Sunday, January 18, 2009

Monsieur Milbert, Asparagus Bed, and Bitter Cress

Monsieur Milbert, the crusty old gardener profiled in Amanda Hesser's wonderful book, The Cook and the Gardener is my gardening conscience. When he is preparing his asparagus beds in January, I feel guilty if I am not out in the garden doing the same. For several years I have used this book as my kitchen garden calendar. The climate in Western Oregon is very similar to that of Burgundy, so it works. Earlier last week, when I looked ahead to this weekend's weather forecast, I was hopeful. But, yesterday we didn't break 40 degrees. Today, the sun came out, and the temps came up, but so did the northeast breeze, bringing in the wind chill factor. Since I am a lazy gardener, I decided to take pictures and then post on my blog instead. Maybe next weekend, Monsieur Milbert...

Not only is the asparagus bed a mess, but those little "poppy" weeds are sprouting up EVERYWHERE. A few years ago we noticed an ever-increasing plague of these pretty little weeds. They are edible but with two Scottie dogs in the yard, we prefer to toss them into the weed bucket. "Bitter cress" is the common name. We call them "poppy" weeds because if they set seeds, they "pop" everywhere when touched. A friend told us that the Forest Service planted bitter cress for erosion control and now everybody has them in their garden. Whether or not this is true, it sounds possible. Anyway...we hate bitter cress.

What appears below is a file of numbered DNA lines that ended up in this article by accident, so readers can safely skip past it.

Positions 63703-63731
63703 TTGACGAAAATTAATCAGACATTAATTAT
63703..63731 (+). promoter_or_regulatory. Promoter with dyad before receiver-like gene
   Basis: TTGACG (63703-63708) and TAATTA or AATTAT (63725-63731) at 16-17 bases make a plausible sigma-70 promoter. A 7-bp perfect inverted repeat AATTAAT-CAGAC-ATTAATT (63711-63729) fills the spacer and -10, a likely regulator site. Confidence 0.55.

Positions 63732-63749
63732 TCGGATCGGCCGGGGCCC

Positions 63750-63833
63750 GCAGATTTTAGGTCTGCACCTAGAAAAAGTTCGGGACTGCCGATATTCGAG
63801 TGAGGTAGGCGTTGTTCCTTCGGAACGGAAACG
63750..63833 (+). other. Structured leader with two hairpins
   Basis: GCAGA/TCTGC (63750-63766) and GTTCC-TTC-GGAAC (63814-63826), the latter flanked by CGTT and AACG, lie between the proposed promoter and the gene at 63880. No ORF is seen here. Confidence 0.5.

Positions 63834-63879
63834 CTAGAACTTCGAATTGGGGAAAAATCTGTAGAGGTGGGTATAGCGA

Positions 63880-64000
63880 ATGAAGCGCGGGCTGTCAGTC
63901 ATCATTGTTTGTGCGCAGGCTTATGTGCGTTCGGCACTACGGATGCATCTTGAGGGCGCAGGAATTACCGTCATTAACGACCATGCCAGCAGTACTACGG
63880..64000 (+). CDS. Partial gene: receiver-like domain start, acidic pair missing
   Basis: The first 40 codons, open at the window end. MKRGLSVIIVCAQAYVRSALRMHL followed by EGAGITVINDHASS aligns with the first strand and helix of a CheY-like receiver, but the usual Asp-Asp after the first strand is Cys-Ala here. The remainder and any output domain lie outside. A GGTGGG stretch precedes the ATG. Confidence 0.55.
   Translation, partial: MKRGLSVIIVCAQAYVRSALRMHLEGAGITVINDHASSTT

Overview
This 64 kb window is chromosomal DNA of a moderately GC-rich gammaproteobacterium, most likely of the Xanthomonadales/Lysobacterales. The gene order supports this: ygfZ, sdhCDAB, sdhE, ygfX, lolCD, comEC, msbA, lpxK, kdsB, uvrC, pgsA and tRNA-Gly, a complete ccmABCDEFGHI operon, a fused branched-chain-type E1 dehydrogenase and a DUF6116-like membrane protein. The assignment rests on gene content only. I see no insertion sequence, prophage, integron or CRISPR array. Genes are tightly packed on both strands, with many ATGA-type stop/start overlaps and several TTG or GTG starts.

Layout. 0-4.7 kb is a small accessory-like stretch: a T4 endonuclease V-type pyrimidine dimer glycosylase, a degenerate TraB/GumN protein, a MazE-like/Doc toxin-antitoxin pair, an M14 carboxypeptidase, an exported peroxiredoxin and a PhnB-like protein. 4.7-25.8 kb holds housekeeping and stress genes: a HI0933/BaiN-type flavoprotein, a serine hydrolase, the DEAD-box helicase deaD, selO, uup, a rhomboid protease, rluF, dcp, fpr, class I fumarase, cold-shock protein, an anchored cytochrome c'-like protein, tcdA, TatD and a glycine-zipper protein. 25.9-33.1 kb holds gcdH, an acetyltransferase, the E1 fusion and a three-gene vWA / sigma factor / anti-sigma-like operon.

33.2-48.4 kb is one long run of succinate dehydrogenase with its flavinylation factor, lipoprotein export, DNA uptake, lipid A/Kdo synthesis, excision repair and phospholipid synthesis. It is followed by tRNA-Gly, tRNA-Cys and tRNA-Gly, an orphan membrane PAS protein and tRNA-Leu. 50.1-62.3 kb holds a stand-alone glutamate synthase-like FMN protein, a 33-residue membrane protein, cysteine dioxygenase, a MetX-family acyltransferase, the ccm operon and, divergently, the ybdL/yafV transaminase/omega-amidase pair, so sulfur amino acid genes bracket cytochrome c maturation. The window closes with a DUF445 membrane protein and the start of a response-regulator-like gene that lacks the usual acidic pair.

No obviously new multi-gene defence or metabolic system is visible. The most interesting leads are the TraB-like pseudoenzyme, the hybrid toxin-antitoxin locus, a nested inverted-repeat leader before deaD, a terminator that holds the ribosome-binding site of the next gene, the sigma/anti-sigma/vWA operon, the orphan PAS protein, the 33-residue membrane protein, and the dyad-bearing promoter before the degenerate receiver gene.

1 comment:

  1. I hate bitter cress, too. It's fascinating to watch the seeds "pop", but when you're weeding for mom and she tells you to avoid the "poppy" weeds... well... I can think of better shows to watch than seeds "popping" from a weed. Ha! :) Weeding flowerbeds for my mother has made me a stronger person. With a very small yard.